Vice President, LEED
U.S. Green Building Council
The U.S. landscape is covered by more than 60 billion square feet of existing buildings, many of them hogging inordinate amounts of resources and energy due to outdated infrastructure. The potential to green this building stock is vast, and more importantly, the potential is being realized: We announced last week that LEED-certified existing buildings are surpassing new construction projects by 15 million square feet, cumulatively.
This news comes just one week after President Obama and former President Clinton announced that the federal government will invest $2 billion in energy efficiency, with an equal investment from the private sector in response to the Better Buildings Challenge, covering 1.6 billion square feet of commercial building space. Job creation potential there? 50,000 new jobs.
Earlier this year, the administration threw the lights on over the potential of a greener building stock with the Better Buildings Initiative, the goal of which is to cut energy consumption in commercial buildings by 20 percent, saving businesses $40 billion.
It’s no secret that revisiting our existing buildings and making them cleaner, safer, and more efficient is one of our strongest opportunities to cut global emissions and conserve precious resources; create jobs and save taxpayer dollars. The announcement about the growth of LEED-certified existing buildings is significant because it heralds that project teams, developers and building owners around the world are seizing this opportunity in greater numbers than ever. Green building is not just for new buildings – that way of thinking is evaporating faster than you can say “EB.”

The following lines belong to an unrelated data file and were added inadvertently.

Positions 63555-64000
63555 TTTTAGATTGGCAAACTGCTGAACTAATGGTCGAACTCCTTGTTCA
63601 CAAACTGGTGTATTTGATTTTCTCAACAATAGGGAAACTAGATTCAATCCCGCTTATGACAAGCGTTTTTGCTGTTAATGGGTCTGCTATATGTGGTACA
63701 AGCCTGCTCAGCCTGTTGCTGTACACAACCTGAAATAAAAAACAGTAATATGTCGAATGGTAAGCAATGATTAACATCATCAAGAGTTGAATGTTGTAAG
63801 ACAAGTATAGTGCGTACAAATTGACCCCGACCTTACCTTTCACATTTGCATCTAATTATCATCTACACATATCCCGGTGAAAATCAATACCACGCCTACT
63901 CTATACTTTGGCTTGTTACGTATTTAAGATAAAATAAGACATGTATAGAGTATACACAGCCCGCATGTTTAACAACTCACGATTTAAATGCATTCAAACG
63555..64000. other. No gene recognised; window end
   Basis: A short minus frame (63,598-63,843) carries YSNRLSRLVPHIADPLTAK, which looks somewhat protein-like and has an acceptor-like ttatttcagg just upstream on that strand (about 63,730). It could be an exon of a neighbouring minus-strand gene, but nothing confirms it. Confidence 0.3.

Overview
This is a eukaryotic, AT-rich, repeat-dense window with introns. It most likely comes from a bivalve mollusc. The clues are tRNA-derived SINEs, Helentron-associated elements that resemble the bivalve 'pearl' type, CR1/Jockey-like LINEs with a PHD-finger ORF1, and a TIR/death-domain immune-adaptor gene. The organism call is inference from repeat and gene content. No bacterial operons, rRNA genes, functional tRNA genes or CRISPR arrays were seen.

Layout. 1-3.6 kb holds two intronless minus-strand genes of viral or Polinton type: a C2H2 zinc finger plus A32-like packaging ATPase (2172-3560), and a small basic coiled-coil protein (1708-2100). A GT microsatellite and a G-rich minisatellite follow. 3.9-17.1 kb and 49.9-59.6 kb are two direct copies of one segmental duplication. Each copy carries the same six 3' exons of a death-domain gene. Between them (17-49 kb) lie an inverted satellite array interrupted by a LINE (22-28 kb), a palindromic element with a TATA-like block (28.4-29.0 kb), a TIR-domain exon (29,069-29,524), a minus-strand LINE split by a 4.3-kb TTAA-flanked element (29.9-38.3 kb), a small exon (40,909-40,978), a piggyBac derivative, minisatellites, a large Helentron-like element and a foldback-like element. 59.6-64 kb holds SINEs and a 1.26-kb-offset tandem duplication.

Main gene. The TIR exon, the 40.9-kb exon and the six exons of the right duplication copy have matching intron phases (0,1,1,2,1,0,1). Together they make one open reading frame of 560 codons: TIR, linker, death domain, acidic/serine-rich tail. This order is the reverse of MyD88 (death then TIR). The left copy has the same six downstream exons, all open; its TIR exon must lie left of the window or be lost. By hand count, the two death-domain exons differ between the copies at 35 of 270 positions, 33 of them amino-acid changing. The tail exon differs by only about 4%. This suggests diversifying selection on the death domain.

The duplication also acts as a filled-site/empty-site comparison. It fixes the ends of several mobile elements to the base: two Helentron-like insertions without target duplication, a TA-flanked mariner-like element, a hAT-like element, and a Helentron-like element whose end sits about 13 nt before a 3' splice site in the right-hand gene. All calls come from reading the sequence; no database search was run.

Global projects like the recently LEED-certified Empire State Building are proving this, and setting an example for other forthcoming retrofits. Greening this globally known New York City landmark will result in a predicted 38 percent energy savings and $4.4 million in energy cost savings annually.
Another skyline-defining project, Taipei 101, not only is known for being the second tallest building in the world, but also one of the greenest: The skyscraper was designed to use 30 percent less energy, reducing annual utility costs by $700,000 per year.
The FBI Regional Headquarters in Chicago, the first Platinum LEED for Existing Buildings: Operations & Maintenance (O&M) project reduced operating expenses by 25 cents per square foot, achieved an ENERGY STAR rating of 95 and reduced water use by 43 percent. One Bush Street in San Francisco successfully implemented for only 31 cents per square foot while still earning covetable LEED Platinum. You can learn more about these projects in the USGBC LEED Stories from Practice, case studies submitted by LEED project team members detailing goals, strategies, processes and lessons learned from completed projects, along with a detailed LEED scorecard. We encourage you to take a look at these blueprints for success in the beta library and provide your feedback.